Who here is following agurri's one year of art fundamentals guide? How is it going? If you've already done it before how did it go? Did you make progress?
I know for a fact that atleast one person on here is doing it.
I'd like to hear if that approach is working for some people. My way of teaching myself is rather frustrating. I get to a difficult topic in whatever book and hit a wall. After that there's search for other resources to learn from, hence frustration.
well I can't tell how this exact approach will work, but I self studied with most book up to term 4 and they are all very good book that will help build solid fundamental. it's mostly focused on design and creative drawing tough, so check if your goals align.
basically it's seems like an excellent course.
I've tried to self-study from various books. Design and invention being one of those - and I felt stuck in most of the books I tried to study from. Loomis was no exception. But I believe I'm overlooking something and should actually start from ground bottom fundamentals before tackling any of the above. Although I've drawn for leisure years before, I haven't thought then about artsy fundamentals.
I'm following the guide, but not exactly. So it's causing some delay as I'm adding more of my studies into each term.
Been on Term 2 for a good 4 weeks, however I'm also looking up Dynamic Sketching 1/2 as well as Proko videos on gesture drawing and Schoolism's gesture method. I'm slowly doing Hampton, but once I finish up Proko and Schoolism, I'll dive all the way into Hampton.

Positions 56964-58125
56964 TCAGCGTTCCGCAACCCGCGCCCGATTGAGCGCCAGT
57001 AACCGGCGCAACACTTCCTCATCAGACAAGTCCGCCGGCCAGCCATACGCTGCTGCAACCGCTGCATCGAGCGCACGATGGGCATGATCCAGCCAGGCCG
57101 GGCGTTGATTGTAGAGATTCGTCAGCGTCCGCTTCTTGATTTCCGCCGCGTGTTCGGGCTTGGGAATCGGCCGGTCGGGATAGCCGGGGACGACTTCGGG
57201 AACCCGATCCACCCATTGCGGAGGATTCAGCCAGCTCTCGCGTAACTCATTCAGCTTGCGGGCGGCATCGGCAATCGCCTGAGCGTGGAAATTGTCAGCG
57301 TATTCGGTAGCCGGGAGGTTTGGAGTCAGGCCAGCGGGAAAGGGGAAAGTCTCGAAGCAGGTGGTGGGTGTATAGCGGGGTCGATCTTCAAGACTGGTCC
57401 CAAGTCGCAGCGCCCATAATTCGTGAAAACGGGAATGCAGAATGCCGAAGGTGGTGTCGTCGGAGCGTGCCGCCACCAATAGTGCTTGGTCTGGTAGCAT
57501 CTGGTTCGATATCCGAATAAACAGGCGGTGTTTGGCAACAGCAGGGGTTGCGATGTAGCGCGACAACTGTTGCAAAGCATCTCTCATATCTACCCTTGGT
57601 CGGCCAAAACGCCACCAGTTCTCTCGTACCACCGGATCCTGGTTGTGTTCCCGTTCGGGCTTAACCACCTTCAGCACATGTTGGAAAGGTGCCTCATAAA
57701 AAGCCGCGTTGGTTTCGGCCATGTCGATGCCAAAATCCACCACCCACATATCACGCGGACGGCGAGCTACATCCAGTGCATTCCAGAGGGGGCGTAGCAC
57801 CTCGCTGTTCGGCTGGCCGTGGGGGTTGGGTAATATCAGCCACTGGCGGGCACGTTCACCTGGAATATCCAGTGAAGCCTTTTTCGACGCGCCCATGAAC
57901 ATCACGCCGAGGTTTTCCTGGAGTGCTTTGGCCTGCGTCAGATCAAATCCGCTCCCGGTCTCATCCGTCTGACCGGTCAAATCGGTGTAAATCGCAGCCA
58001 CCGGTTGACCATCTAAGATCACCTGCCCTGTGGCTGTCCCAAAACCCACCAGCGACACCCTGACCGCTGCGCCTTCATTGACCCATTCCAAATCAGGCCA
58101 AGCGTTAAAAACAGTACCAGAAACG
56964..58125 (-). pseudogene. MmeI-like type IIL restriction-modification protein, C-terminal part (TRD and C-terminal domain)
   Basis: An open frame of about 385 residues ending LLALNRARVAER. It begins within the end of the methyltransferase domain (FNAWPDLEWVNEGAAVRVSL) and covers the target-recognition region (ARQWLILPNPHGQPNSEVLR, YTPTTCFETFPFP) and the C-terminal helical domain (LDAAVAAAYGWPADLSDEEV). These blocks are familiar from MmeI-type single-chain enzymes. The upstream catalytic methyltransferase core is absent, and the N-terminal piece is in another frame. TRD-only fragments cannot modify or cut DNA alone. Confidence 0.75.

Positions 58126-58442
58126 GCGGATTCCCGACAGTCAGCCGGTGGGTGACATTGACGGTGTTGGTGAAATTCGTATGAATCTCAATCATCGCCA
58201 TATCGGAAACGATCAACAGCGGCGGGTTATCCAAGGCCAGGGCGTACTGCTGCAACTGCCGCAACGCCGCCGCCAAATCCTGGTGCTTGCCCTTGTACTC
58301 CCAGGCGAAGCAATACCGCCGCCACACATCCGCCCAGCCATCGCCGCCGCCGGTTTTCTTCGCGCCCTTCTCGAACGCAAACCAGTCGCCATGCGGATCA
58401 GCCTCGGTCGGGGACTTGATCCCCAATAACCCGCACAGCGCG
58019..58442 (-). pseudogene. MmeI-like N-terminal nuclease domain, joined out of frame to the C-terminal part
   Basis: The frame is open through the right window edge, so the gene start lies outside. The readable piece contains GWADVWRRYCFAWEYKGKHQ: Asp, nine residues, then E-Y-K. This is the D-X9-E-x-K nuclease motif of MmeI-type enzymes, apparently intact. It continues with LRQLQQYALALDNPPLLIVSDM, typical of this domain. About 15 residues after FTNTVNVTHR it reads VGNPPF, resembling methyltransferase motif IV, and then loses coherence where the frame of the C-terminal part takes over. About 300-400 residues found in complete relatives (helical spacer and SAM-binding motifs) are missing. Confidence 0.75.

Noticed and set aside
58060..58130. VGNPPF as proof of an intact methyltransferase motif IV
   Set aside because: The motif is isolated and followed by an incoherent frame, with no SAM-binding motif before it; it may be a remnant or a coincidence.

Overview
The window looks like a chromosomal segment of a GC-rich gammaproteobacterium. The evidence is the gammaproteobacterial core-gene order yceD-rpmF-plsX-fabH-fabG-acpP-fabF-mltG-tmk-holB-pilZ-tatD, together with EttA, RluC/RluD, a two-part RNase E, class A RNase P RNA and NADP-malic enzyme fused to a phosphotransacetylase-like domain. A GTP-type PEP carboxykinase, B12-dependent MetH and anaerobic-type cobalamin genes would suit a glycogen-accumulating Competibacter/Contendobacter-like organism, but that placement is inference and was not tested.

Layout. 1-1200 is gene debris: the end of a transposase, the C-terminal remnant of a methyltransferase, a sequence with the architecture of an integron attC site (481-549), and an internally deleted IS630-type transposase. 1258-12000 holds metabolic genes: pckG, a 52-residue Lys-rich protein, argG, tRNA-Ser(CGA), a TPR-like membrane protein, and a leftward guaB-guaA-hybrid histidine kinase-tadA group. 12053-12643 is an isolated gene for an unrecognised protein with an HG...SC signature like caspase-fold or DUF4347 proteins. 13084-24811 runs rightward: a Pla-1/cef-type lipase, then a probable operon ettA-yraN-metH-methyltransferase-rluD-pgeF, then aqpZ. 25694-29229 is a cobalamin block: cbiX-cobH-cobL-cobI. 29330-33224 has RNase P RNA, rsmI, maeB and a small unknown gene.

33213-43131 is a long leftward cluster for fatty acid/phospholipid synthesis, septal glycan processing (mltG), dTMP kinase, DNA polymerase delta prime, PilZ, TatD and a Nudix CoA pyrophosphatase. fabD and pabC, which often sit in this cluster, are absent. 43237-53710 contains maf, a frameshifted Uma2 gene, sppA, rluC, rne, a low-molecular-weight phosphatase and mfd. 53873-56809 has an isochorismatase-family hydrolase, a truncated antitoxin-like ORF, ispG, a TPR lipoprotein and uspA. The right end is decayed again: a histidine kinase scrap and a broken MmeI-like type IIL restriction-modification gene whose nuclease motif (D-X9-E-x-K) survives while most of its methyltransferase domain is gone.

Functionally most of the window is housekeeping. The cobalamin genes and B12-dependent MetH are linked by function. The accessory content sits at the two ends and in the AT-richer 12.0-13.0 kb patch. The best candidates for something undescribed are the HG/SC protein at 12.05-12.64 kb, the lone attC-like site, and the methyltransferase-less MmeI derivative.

Though, I'm thinking of saving Term 3 for later, and just jumping straight into Term 4 and practicing Perspective as well as animal anatomy.
Term 5, only place I know that has fundamental of character design is Schoolism, so that should work. Still a beginner, but working hard.
for ground bottom fundamentals, try dynamic sketching by peter Han and do every exercise carefully, even if they seems really basic. it's a good start to build on with Robertson and Hampton books (they share the same approach).
>I should just ditch each and every book/video lectures
Did not say that. I'm saying you should, if for example you are tackling the anatomy of the arm, try to draw the arm multiple times and really try to get it. It'll probably look like garbage, but it doesnt matter.
Then maybe look at some references from google search "arm anatomy" or your own arm. Do this before going for the answer from Hampton or some else.
That's just an example of course; it applies to everything.
By drawing and trying yourself you get the questions. Then you get the answers from books and video lectures.
Not the other way around.
>but what exactly
"draw before you study"
Draw that what you want to study. And if you dont know what to study, draw whatever you want. Draw more. Copy, do lifedrawing (sketching from life in a sketchbook for example), design something.
This is to get you mileage. Your eye and hand skills improve as you draw. As your eye improves, you see the mistakes in your art, and thus you know what to study.
>Doesn't seem like that will work.
It will. Just push through it.
And for the aguri's fundamental guide.. I think it tells you all the appropriate resources for knowing the fundamentals.
Rather than following the guide blindly, you really should just get mileage and study all of the resources in the guide throroughly when you feel your art misses on something.
And your stuff will be bad. However it's good to have fun and feel good about your art improvement, just dont get too cocky/egoistic about it.
//whew that came out bit long sorry bout that.